Atlanta isn't part of the thread so I'll only say this once here. Houston does have a higher urban density and it's urban area is actually smaller in size than Atlanta's. If you go by MSA, half of Houston's MSA is actually swamp, grassland, lakes, bayous, etc. The Houston area is slightly more compact than Atlanta. But that's the end of that.
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Old 11-03-2018, 11:56 AM
 
Location: Dallas, TX and wherever planes fly
1,412 posts, read 2,226,837 times
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Quote:
Originally Posted by Spade View Post
Atlanta isn't part of the thread so I'll only say this once here. Houston does have a higher urban density and it's urban area is actually smaller in size than Atlanta's. If you go by MSA, half of Houston's MSA is actually swamp, grassland, lakes, bayous, etc. The Houston area is slightly more compact than Atlanta. But that's the end of that.

Charlotte implemented light rail at the right time during it's growth to prepare for the southern march of people to the southern cities. Atlanta's Marta has done phenomenally well. Dallas Dart System has issues but it is able to serve a huge number of people and is continuing its build out. Denver has a nice system. Raleigh/Durham finally got theirs approved and is underway.

Houston's greatest strength is also it's weakness Oil/Gas/Energy. And because of this they have been reluctant to use Light rail and high speed rail as it's not going to line anyone's pockets. Just as their economy is still top heavy with Oil and gas and why they bled jobs last year when gas was really low. They have got to do do better. There is a reason Toyota and all the other companies have moved to their operations to Dallas and why Houston was never on Amazons list. For such a huge city it's a one trick pony. Hopefully the city leaders will start to diversify more than they already have and look into the future.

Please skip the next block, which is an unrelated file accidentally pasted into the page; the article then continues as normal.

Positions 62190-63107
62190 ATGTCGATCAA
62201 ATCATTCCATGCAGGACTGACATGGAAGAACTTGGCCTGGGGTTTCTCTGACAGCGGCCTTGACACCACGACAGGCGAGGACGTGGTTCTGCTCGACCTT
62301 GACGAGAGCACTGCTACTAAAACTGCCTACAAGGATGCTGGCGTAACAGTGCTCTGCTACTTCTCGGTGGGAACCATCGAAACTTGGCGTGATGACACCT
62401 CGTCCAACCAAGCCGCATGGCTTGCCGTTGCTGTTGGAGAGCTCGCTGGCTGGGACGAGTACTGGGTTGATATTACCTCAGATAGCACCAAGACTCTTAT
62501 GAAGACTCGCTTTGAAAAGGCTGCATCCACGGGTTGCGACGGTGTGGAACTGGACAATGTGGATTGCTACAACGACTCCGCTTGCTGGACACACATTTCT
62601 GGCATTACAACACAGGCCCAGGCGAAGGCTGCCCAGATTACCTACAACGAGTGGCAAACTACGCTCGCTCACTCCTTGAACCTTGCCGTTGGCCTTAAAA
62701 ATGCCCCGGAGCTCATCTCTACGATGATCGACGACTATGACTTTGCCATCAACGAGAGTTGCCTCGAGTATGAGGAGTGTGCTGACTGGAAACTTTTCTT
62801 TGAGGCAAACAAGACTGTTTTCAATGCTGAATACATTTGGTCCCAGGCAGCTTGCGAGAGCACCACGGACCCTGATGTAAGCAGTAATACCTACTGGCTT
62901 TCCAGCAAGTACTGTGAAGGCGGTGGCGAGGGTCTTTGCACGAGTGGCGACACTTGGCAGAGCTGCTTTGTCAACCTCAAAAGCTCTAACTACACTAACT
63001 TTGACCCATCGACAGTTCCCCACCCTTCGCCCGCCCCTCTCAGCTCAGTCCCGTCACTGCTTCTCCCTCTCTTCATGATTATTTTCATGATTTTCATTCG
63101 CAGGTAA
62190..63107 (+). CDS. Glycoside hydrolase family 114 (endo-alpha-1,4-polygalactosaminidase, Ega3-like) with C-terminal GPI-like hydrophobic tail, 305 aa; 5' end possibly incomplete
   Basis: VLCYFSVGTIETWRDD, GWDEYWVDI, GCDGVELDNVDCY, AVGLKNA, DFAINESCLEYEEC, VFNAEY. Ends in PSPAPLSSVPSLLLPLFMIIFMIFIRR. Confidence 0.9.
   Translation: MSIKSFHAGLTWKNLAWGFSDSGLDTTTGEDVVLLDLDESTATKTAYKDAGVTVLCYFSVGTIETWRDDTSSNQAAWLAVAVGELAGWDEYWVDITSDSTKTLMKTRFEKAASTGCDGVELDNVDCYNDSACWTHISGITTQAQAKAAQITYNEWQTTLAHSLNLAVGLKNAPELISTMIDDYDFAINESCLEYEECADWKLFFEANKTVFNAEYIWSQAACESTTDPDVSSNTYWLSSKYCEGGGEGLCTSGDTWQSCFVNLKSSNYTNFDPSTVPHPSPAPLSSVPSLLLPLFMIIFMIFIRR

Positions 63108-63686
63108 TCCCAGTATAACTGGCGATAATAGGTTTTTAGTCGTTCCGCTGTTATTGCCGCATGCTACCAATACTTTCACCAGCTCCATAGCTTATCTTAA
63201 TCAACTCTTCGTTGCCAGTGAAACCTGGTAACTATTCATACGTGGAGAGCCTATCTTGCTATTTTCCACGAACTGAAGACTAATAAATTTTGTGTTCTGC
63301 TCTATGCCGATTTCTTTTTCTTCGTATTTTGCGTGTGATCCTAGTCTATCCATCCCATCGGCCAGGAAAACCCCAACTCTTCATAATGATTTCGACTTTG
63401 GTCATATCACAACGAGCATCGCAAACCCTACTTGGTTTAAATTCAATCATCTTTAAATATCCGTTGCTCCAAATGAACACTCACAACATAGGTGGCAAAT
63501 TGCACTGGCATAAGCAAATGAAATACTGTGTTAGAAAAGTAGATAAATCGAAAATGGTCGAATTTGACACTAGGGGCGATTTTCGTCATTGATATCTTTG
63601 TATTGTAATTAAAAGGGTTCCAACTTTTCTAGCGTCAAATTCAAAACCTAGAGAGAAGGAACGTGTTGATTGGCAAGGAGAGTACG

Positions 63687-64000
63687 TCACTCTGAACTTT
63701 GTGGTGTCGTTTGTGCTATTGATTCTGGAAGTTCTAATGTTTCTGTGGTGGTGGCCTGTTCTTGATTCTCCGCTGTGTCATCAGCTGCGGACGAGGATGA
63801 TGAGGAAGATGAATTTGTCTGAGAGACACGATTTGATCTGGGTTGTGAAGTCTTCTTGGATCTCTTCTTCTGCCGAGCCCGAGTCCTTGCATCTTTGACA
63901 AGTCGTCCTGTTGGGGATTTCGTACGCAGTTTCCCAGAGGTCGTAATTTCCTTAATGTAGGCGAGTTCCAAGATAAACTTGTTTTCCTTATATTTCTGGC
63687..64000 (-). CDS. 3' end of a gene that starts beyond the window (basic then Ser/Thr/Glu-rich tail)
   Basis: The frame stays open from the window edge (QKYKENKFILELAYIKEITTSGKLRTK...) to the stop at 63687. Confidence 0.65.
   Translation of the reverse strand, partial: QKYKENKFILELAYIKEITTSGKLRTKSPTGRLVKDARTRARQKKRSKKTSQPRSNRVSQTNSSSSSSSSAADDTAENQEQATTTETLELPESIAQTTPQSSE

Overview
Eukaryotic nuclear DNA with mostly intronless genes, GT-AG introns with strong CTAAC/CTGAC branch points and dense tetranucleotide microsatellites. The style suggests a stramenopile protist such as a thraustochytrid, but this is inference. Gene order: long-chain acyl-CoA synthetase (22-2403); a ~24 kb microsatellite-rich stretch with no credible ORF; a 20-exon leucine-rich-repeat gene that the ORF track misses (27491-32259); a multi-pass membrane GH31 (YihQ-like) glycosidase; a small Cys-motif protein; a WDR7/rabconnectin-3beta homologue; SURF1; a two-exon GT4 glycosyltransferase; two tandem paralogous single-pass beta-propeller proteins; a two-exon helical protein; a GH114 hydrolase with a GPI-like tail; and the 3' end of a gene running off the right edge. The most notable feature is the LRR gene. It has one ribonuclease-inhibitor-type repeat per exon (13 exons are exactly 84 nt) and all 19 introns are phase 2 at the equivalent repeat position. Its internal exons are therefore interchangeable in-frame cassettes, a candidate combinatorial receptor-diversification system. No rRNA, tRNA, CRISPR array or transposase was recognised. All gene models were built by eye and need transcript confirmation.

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Old 11-03-2018, 02:07 PM
 
536 posts, read 361,486 times
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Quote:
Originally Posted by Taynxtlvl View Post
Charlotte implemented light rail at the right time during it's growth to prepare for the southern march of people to the southern cities. Atlanta's Marta has done phenomenally well. Dallas Dart System has issues but it is able to serve a huge number of people and is continuing its build out. Denver has a nice system. Raleigh/Durham finally got theirs approved and is underway.

Houston's greatest strength is also it's weakness Oil/Gas/Energy. And because of this they have been reluctant to use Light rail and high speed rail as it's not going to line anyone's pockets. Just as their economy is still top heavy with Oil and gas and why they bled jobs last year when gas was really low. They have got to do do better. There is a reason Toyota and all the other companies have moved to their operations to Dallas and why Houston was never on Amazons list. For such a huge city it's a one trick pony. Hopefully the city leaders will start to diversify more than they already have and look into the future.
Just because Houston is the headquarters of many pills companies didn't mean that the price of gas is cheaper or there is a big support local when it comes to buying gas.
Houston is no different from Charlotte, ATL or Dallas when it comes to driving and car culture so I don't see any weight in your argument.

The only difference between the Houston system development and that of DFW is that Houston suffered because of the politics played by Delay and Culberson. Houston is more dense and Dallas or ATL, it didn't make the cut for Amazon but do what? That's just one company. In the last ten years Houston was in the top five for relocations just about every year.

Please don't spread untruths or wild generalizations. Houston, Dallas and ATL have been Kings of relocations for a while now and fire many years Houston led the pack. It's structure was not that different a few years ago when it was leading the pack so I don't see why it's structure would be a factor now.